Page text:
In addition, many potential buyers find split-level homes too compartmentalized and closed off which can make these types of dwellings seem cramped and confining. Buyers may also be avoided by additional expenses associated with several levels:

  • higher heating costs in winter
  • air conditioning costs in summer
  • an elaborate staircase
  • potential problems with moisture buildup in lower levels due to landscape water run-off or poor drainage techniques.

Finally, an important factor is that larger homes become more affordable by sacrificing lot size – something that generally is not possible with a split level home due to the footprint restrictions created by land elevation changes around the house. As a result, pricing a split level home accurately can be extremely challenging for both prospective buyers and sellers.

Unfamiliar Floor Plan

Split-level homes, otherwise known as tri-level homes, are unique because of the “split” level design in which the various living spaces are arranged. The typical split level home has a main entrance foyer at the top of a room or two steps higher than the main floor, with rooms split across different levels. This makes it appealing to many buyers due to its extra storage space and more efficient use of space compared to other floor plans.

However, when it comes time to sell a split level home; it can be harder than selling more traditional styles of houses. Many agents find them tricky to price and market because they are less common and offer an unfamiliar floor plan that potential buyers may take some time adjusting to. Additionally, buyers may see high prices for what feels like less square footage or turn away if hesitant about the perceived difficulty of changing around or modernizing an already unique space.

Moreover, navigating through the stairs connecting each level can give potential buyers doubt about accessibility for their family members or guests with limited mobility. Although convincing buyers that getting into this type of home is worthwhile is possible with skilled negotiations and sound marketing techniques; identifying the correct pricing strategy is key in order to attract serious offers and realize full market value on your split-level home.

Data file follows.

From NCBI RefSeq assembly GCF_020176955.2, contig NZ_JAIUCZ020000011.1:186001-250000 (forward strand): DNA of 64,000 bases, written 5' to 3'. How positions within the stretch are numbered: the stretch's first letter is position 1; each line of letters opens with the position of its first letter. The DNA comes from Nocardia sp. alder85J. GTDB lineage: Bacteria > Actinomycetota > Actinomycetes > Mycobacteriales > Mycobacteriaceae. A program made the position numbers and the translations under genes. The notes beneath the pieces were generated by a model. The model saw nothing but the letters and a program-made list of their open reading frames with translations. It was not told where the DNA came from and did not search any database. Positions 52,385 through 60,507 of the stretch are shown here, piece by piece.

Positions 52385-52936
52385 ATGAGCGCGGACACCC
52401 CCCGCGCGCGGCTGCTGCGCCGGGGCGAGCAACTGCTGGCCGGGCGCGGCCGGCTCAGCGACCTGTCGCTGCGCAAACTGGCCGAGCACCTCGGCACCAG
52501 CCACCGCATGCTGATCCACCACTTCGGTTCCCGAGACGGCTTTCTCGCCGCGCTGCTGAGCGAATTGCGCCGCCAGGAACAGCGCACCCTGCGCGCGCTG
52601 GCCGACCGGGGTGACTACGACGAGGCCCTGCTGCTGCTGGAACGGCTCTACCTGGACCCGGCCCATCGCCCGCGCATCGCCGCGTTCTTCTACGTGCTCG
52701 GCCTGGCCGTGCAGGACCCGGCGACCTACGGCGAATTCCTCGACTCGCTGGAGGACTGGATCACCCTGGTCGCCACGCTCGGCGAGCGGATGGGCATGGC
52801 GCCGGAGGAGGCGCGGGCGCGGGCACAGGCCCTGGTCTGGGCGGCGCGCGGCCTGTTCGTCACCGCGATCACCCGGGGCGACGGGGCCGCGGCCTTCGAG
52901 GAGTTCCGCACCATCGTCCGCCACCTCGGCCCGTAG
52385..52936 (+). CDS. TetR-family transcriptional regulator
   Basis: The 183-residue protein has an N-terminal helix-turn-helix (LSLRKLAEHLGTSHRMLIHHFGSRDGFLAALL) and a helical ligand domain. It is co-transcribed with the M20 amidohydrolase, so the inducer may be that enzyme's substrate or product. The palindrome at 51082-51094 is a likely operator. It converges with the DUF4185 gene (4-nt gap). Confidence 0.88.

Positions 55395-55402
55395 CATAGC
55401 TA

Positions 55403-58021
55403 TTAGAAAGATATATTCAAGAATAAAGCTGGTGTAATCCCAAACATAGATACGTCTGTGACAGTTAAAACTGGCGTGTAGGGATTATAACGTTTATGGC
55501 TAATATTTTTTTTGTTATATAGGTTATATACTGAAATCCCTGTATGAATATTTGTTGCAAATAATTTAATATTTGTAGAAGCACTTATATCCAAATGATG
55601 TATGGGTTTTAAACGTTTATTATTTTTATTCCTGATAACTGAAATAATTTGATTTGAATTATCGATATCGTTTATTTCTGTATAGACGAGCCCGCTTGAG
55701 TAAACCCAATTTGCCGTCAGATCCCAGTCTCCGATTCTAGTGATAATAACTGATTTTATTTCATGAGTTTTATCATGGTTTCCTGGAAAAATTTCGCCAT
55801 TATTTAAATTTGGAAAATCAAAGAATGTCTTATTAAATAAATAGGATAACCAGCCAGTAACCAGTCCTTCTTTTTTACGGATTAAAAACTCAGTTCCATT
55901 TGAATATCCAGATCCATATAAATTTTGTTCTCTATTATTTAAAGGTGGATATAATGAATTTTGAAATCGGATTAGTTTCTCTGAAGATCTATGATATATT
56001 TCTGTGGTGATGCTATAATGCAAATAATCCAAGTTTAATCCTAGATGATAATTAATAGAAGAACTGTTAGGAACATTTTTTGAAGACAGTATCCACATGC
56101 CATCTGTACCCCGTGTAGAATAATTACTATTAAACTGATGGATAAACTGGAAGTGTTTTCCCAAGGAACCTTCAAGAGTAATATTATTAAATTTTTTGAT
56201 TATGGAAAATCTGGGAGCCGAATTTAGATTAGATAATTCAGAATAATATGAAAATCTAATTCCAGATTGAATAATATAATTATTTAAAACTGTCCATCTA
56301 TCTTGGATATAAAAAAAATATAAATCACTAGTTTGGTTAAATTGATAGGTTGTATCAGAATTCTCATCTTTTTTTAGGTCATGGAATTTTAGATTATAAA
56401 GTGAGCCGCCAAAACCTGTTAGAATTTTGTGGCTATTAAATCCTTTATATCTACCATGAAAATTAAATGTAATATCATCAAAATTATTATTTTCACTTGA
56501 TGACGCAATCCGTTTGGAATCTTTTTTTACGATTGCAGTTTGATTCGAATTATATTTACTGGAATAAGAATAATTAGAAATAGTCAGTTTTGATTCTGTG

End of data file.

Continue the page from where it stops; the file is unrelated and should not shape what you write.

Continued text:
How to Price a Split Level Home for Sale

Pricing a split level home for sale can be a challenge. Split level homes have unique architectural qualities, making them harder to predict what buyers will be willing to pay. Additionally, the right pricing of the home affects how quickly it sells.

In this article, we will discuss why split level homes are harder to sell and how to properly price it for a successful sale.

Research the Market

When assessing the value of a split level home, it is important to conduct thorough research on the local real estate market. It’s vital that you look at recent sales of comparable homes and use their sale prices as a baseline for pricing your own home. Evaluate factors such as age, size, location, condition, and upgrades of these homes relative to yours in order to determine an accurate value for your own property.

Consider the current economic climate and access local housing data reporting activity within your neighborhood or market – this will help you understand what buyers are looking for in a property. Keep an eye out for regional trends or macroeconomic developments like unemployment which can negatively influence property prices in certain areas.